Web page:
Symbol of the Month – The Lily Cross

The magnificent Lily Cross on the Goodhart memorial in St Georges churchyard, Beckenham.
©Carole Tyrrell

 

I have always loved the magnificent Lily Cross in St George’s churchyard,  Beckenham as it’s such a bold and well carved one.  It’s also one of the largest memorials with the churchyard and is dedicated to a prominent local family, the Goodharts.  There is a poignant epitaph as well.

The epitaph to the Goodhart family beneath the Lily Cross. St Georges churchyard, Beckenham
©Carole Tyrrell

The Lily Cross is in the form of a Celtic Cross with the  four arms of the Cross each ending in a lily flower.

Lilies have always had a special and long significance with death.  In the 19th century their pungent, heady aroma was purportedly used to disguise the smell of the recently deceased’s body when it was the custom to have them rest at home prior to the funeral.   But the lily has also been seen as a representation of the soul’s return to innocence after death.

This is because of the lily’s strong associations with purity and innocence and with its colour of pure white it’s especially linked with the Virgin Mary.  Hence its other name the Madonna Lily.  In Christian Art, the Archangel Gabriel and the Virgin Mary are often depicted as holding a lily.

But there are other variants on the Lily Cross and these are:

  • The Flore Cross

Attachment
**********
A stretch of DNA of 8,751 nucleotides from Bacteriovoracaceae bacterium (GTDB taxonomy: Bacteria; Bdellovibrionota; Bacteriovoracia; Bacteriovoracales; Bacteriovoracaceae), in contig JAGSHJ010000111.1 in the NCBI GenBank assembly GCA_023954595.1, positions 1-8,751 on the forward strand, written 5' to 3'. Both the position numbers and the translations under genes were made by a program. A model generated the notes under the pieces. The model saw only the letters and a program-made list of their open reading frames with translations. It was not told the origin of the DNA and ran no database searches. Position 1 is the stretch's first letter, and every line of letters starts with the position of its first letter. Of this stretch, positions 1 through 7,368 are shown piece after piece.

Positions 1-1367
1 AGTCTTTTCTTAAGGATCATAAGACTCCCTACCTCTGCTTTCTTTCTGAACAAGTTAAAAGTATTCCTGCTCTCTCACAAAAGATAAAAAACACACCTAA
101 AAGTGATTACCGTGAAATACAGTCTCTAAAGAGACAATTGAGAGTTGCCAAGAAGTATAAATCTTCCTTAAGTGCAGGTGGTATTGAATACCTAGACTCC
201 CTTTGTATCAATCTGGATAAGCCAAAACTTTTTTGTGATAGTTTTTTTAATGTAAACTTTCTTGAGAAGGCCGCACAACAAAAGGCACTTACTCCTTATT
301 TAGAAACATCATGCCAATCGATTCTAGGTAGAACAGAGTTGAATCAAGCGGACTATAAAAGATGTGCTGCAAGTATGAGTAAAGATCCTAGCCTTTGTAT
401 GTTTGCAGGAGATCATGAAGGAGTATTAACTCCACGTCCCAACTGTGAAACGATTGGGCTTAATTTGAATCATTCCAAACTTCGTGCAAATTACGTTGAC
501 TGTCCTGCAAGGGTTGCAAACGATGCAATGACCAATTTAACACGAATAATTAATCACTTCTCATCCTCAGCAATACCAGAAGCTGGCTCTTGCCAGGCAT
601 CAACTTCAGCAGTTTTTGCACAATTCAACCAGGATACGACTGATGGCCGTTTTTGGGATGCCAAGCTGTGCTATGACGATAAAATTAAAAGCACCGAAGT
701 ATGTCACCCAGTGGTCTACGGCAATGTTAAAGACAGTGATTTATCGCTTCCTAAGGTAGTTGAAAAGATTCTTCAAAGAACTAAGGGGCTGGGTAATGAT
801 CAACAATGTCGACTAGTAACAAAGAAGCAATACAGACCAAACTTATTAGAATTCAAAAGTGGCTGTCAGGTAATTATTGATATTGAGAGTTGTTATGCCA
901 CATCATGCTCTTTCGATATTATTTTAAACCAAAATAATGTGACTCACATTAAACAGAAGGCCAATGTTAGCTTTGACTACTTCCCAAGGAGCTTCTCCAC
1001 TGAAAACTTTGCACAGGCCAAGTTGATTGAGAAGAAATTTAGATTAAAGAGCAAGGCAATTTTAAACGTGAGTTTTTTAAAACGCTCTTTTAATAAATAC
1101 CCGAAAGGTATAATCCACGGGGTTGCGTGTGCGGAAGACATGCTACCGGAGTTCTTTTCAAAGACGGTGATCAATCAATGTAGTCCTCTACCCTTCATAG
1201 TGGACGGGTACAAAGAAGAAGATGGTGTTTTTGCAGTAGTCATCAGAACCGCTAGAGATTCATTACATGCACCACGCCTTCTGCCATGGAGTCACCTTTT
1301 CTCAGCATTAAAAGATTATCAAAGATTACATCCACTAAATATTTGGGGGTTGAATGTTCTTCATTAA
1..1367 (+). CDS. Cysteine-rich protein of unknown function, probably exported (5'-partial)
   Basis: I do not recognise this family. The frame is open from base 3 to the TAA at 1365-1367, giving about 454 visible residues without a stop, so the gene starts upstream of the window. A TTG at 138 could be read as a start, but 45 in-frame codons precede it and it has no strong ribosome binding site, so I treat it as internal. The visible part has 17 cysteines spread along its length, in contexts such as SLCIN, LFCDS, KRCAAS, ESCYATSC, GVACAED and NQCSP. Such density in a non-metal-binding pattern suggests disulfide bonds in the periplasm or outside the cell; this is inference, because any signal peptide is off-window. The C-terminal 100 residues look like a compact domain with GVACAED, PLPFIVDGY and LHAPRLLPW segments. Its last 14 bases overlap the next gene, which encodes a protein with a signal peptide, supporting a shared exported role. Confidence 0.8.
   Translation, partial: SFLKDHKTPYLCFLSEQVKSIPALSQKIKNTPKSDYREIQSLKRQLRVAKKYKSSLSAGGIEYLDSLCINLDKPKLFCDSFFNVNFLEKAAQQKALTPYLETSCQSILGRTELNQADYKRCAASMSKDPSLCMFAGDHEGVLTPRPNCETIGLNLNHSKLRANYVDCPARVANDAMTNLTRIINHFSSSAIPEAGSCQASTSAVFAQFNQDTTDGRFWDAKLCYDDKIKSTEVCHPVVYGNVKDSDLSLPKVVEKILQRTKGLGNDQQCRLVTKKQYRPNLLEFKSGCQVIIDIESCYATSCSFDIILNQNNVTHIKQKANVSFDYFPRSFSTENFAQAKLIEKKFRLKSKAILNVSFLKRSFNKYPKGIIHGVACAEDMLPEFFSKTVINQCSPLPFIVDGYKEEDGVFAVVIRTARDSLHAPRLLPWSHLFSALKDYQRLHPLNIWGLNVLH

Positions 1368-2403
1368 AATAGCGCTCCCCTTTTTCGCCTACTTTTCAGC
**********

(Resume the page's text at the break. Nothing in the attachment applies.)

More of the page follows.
• The Patonce Cross
  • The Fleur de Lys Cross

These are more stylised versions of the Lily Cross.  In the Flore or Fleury Cross the arms end in a representation of flower petals and usually a lily. They often have three points at the end of each arm which represent three petals which is the version that I have usually seen without realising it.  A variation may be two points or horns or crowns but I haven’t seen this variation  yet.

A Flore cross in St Nicholas churchyard, Sevenoaks
©Carole Tyrrell

The Patonce Cross is any form of cross which has expanded end in which each arm ends in floriated points like the Flore or Fleury Crosses. In heraldry, the three petals represent faith, wisdom and chivalry and the four arms of the cross spread these to the four corners of the world. As a Christian Cross, the three petals represent the Trinity and the total of twelve petals symbolise the Apostles.

According to seiyaku.com, it’s claimed that the term Patonce is derived from the French word for the paw of an ounce or Snow Leopard. However it looks nothing like the paw print of a leopard but has been interpreted as the French being whimsical or romantic.

 

 

The Fleur-de-Lys Cross has similarities to both the Fleurie and Patonce Crosses in that it has liliform ends to the arms of the cross as they do. But these represent barbed fighting spears which are used in French heraldry.   The entire cross is a very stylised lily that has heraldic associations  especially in France where it was traditionally connected with royalty.  When Pope Leo II crowned Charlemagne as Emperor he was reputed to have presented him with a blue banner emblazoned with a golden fleur de lys.  However, after the French Revolution the fleur de lys was less obviously  associated with royalty.    Edward II is said to have used it in his coat of arms to emphasise his claim to the French throne.  Iwww.senyaku.com it’s claimed that this cross has been adopted by modern sub cultures such as the Goth movement who know it as the Gothic cross and New Agers who call it the Lotus Cross.